Lies, Damn Lies, and Statistics!

Roy McClean
Jun 04, 2013
Lies, Damn Lies, and Statistics!

I recently came across someone who was comparing his website traffic to a competitor who shared some Google Analytics data with him.

"Why aren't we doing as well this past month as our competitor?" he asked. "His visits went way up, especially mid-month, and his Facebook Likes really shot up too." So I had a look at his competitors' data, website and social media campaigns. Something looked a little fishy.

I took several statistics courses back in the day. The first thing we learned in these courses…. "Good data in, good data out. Crappy data in, crappy data out." To quote another phrase, there are "lies, damn lies, and statistics".

In order to be sure data you are looking at is truthful and accurate carry out due diligence.

Is Your Web Data Full of Fake Visits or Followers?

Did you know that there are many ways to 'artificially' increase your website traffic, your Facebook Page Likes, your Twitter followers, and more?

So what do I mean by 'artificial'? Let's switch gears and think about how I define a 'useful' visit to your website. I define this as a visit from a real, live human being (with an actual pulse) that is visiting your website with some sort of intent. This doesn't include translation bots, people who are paid, tricked or cajoled into visiting your website, companies that "highjack" Google Analytics code to artificially inflate someone else's website traffic numbers, or even people (with actual pulses) from your business.

If you can get at the 'real' data you have a much better chance of understanding if that pay-per-click or social media campaign you are running is really working.

If you are a REALTOR® you would like to base your marketing decisions based on web data generated by real people coming to your website with some sort of intention of buying or selling real estate, either now or in the future.

If you are managing a resort hotel you are looking for visitor data from people who have real interest in vacationing and will potentially end up as a "head in your hotel bed". Intent is the key concept here.

Beware of Imposter Data!

An Imposter Can Be Hard to Spot
Sometimes it takes a little work to spot the imposter! But it's worth the effort.

To repeat… you can significantly increase your website visits tomorrow VERY easily and create "imposter data". Create a couponing campaign, a pay-per-click campaign, or pay people to click on your site or Like your Facebook Page with a service like Fiverr and voila…. more visits, more Likes, more followers!

I've got nothing against a couponing site like Living Social but if I have seen websites dramatically increase their visits by using such a campaign and that's all it did…. increase traffic. This bump in website visits had no real impact on the business. Sure, lots of people got to the site but no one bought anything nor signed up for anything. And when the promotion stopped so did the traffic.

I personally have seen a company that served a limited geographic area fluff up their stats. This business had thousands of Facebook Likes. But several hundreds of these Likes have foreign names and generic, stock photos for profile pictures. These profiles just didn't make sense. Impressive numbers when you look at the Likes total but this raised red flags for me.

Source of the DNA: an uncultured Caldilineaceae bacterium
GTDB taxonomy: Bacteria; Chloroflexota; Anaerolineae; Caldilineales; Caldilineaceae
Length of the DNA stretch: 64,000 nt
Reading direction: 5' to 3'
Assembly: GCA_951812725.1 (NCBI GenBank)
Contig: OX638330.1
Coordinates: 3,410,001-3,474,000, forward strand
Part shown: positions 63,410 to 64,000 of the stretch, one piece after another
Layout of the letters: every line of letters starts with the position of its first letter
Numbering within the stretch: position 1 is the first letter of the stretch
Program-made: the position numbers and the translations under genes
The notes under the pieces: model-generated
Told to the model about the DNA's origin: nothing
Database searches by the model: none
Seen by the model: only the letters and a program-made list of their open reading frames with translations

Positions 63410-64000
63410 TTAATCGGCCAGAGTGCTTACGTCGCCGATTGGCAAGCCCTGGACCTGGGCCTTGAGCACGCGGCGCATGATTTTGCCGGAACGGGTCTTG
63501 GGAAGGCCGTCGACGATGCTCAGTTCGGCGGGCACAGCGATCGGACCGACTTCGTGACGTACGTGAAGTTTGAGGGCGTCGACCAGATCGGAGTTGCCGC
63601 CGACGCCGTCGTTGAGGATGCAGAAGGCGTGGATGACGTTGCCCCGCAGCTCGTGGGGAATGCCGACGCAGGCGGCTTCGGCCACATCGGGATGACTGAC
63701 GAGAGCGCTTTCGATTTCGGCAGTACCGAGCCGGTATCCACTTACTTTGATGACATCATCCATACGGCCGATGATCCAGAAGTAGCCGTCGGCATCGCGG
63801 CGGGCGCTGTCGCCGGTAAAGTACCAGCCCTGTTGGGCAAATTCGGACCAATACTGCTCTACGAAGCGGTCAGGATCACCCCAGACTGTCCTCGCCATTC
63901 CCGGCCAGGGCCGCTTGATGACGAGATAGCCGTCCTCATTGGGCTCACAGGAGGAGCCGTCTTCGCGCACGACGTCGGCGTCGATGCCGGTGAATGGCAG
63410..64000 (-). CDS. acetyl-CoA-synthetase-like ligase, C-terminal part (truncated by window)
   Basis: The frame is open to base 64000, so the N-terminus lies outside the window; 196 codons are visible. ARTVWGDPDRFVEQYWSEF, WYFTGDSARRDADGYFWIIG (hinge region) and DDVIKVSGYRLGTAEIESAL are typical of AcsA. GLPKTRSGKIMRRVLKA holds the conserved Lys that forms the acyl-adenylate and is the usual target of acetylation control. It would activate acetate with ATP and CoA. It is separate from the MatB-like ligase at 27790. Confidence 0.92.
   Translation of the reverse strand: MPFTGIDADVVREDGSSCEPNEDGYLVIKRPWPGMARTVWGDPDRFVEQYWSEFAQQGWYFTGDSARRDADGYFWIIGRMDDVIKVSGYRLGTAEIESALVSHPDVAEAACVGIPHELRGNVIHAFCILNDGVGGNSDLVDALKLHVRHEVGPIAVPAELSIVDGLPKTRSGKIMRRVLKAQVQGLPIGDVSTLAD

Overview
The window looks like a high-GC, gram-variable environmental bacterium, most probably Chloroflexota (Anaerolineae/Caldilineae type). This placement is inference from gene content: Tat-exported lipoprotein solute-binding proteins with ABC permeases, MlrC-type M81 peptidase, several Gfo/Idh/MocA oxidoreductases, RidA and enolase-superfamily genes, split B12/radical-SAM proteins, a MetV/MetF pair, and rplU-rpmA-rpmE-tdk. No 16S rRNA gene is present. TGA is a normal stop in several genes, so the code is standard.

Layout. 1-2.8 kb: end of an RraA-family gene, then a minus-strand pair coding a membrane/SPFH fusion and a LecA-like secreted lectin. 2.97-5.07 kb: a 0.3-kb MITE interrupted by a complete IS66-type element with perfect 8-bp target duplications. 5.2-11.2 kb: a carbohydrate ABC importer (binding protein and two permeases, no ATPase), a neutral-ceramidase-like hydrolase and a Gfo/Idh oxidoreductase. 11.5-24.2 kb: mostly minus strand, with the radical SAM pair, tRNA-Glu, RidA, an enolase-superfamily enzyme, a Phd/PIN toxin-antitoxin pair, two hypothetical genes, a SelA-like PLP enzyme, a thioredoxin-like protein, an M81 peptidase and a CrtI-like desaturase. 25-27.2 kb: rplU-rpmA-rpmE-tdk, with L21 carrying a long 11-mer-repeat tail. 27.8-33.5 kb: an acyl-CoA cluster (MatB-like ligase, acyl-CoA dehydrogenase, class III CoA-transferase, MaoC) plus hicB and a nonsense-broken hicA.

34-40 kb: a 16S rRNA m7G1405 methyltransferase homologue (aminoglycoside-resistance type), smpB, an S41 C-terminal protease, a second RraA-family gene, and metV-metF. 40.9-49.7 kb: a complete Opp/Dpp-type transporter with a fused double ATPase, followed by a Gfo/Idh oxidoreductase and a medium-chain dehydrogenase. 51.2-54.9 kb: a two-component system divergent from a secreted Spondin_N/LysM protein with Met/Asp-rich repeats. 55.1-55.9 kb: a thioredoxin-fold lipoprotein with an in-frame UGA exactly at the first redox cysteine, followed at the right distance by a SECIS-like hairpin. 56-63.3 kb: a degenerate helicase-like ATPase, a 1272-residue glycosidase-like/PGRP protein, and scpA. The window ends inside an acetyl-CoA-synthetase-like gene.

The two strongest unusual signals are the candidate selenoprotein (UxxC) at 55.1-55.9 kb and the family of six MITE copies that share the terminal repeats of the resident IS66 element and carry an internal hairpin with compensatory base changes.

The vast majority of people, including online marketing consultants, don't artificially inflate their numbers. But when comparing your numbers against another site or social media channels beware. When looking at Facebook Page check out names and icons of people that Liked the page. You can check out Twitter followers too. You can also use tools like FollowerWonk or Qwitter to sort through your Twitter followers and identify fake profiles or profiles that haven't been active for quite awhile.

Phony profiles exist! Just sayin'.

Filter Out the Crap, Use the Good Stuff

If you are truly interested in your customer traffic you should try filtering out your 'local' traffic. Get the IP addresses from your office and use Google Analytics filters to remove this traffic from your data. (See my blog post about setting up Google Analytics profiles and filters the right way for more details.)

If you are really interested in seeing visits from people that have 'intention' visiting your website create a segment in your analytics tool. Make this segment for those visitors who stayed at least 30 or 60 seconds on your website, or those who visited at least two pages of your site. The assumption here is that people who don't have intent aren't going to stay on your website too long. It's usually a pretty safe assumption. Consider making your marketing decisions based upon this data and not your entire data set.

If you are comparing this to other sites find out if they have done any filtering or segmentation with their data. Ask if they have taken part in any campaigns or promotions lately.

Bottom line? Buyer beware! There are those who will resort to some shady tactics to make their numbers look better.

So when you are comparing your data remember to compare apples to apples! After all if you aren't aware, there truly are lies, damn lies, and statistics.

Have You Come Across an Imposter?

Feel free to leave your comments below if you have ever had to deal with imposter data. How did you find out that the data was fake?

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